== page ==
> Bill Lawrence wrote:
> > David,
> > I have to agree with Dave Pawson. Epic (Dave uses the old Adept name)
> > is the cadillac and the closest fit to a WYSIWYG application. I've
> > used it in the past at other companies, and I've specified it as our
> > editor here. Dave's equally right about writers adapting to XML and
> > tag-based editing. Some do easily, others do so more grudgingly. How
> > you sell the advantages has a lot to do with the ease of acceptance.
> > Our information design group uses InDesign exclusively, and it seems a
> > very capable page layout program. Much better than Frame but perhaps
> > not as powerful as Quark. It does have XML import and export
> > capabilities, but you need to build the tables that map tags to
> > internal styles. I'm still a couple of weeks away from building our
> > InDesign import/export filter, but from the testing I've done it
> > appears capable of importing Docbook structures. Tables are another
> > matter.
> > If you don't have a fairly in-depth knowledge of XML, XSLT, and FO,
> > consider taking some classes. Having that knowledge will go a long
> > way in making your transition to the world of Docbook a whole lot easier.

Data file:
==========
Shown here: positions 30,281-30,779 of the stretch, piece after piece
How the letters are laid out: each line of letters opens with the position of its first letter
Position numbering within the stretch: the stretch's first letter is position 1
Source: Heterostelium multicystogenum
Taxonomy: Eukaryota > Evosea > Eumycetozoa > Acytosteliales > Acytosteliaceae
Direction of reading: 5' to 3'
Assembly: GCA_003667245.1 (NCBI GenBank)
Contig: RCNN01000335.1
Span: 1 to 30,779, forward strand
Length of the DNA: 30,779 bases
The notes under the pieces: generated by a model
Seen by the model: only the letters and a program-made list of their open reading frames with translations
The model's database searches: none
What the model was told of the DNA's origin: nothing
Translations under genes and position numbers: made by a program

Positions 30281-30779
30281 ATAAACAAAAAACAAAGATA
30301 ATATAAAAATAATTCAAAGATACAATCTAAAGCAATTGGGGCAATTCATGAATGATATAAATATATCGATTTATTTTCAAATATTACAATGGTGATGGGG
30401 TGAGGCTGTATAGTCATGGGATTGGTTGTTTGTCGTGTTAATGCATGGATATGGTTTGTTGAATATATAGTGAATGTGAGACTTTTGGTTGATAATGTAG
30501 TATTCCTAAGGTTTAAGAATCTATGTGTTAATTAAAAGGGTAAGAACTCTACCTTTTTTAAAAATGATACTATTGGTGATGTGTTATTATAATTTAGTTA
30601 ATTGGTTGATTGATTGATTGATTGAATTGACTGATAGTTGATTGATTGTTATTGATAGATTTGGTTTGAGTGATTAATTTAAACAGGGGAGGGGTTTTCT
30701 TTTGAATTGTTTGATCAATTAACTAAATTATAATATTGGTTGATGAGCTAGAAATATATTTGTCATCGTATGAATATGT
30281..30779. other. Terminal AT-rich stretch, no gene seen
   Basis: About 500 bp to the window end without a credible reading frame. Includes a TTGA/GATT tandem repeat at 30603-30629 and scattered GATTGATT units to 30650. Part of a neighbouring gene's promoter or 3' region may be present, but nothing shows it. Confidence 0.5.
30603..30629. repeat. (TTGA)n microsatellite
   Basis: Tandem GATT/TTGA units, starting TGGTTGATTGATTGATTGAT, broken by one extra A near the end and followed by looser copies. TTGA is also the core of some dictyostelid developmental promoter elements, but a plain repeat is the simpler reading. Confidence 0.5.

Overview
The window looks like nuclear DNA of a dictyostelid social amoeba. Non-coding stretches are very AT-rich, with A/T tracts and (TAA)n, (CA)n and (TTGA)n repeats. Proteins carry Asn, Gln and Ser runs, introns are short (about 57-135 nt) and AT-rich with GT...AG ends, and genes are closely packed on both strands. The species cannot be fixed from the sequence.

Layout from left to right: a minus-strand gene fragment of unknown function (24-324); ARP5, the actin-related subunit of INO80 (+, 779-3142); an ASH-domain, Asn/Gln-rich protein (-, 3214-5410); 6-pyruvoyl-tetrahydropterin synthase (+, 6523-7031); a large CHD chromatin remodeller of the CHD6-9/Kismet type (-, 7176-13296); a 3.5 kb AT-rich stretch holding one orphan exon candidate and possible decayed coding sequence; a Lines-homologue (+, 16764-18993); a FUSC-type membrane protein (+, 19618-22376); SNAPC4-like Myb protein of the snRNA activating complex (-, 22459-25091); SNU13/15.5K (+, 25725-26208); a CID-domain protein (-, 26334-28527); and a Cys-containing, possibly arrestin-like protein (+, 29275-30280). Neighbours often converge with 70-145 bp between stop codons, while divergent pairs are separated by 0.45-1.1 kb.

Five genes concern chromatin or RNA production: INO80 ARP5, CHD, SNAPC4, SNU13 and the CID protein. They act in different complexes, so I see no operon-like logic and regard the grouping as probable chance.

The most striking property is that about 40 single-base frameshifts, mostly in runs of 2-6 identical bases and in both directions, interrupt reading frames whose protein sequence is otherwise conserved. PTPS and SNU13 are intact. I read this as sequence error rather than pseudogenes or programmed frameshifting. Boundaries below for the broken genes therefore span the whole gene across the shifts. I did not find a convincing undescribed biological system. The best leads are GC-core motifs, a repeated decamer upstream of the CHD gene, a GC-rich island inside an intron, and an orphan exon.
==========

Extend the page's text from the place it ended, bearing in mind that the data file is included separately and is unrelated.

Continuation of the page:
> > Good luck!
> > Bill
> > David White wrote:
> >> Hello all,
> >> The company I work for is making decisions about its plans for future
> >> docbook publishing and the current situation that Framemaker is in.
> >> Given that Frame may not survive, and that docbook / XML is the
> >> format of choice for our publishing needs. What are your opinions on
> >> software solutions for a publishing department? Granted the
> >> department has individuals of different roles such as writers and
> >> editors etc.
> >> The tools I have seen are two fold: WYSWYG publishing (ala frame) via
> >> Adobe InDesign (which I hear isn't ready yet to replace Quark or
> >> Frame yet, dont know its DocBook abilities at all).
> >> OR the XMetal route where publishers essentially become programmers
> >> and use something like Sernea from Syntext to be able to view their
> >> code.
> >> Anyone willing to offer their suggestions from the Industry as to an
> >> intelligent way to merge a department into the future of docbook
> >> publishing?
> >> Thank you,
> > ---------------------------------------------------------------------
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> David White
> Web Application Developer
> Ken Cook Company
> 9929 West Silver Spring Drive
> Milwaukee, WI 53225
> 414-466-6060 (voice)
> 414-466-0840 (fax)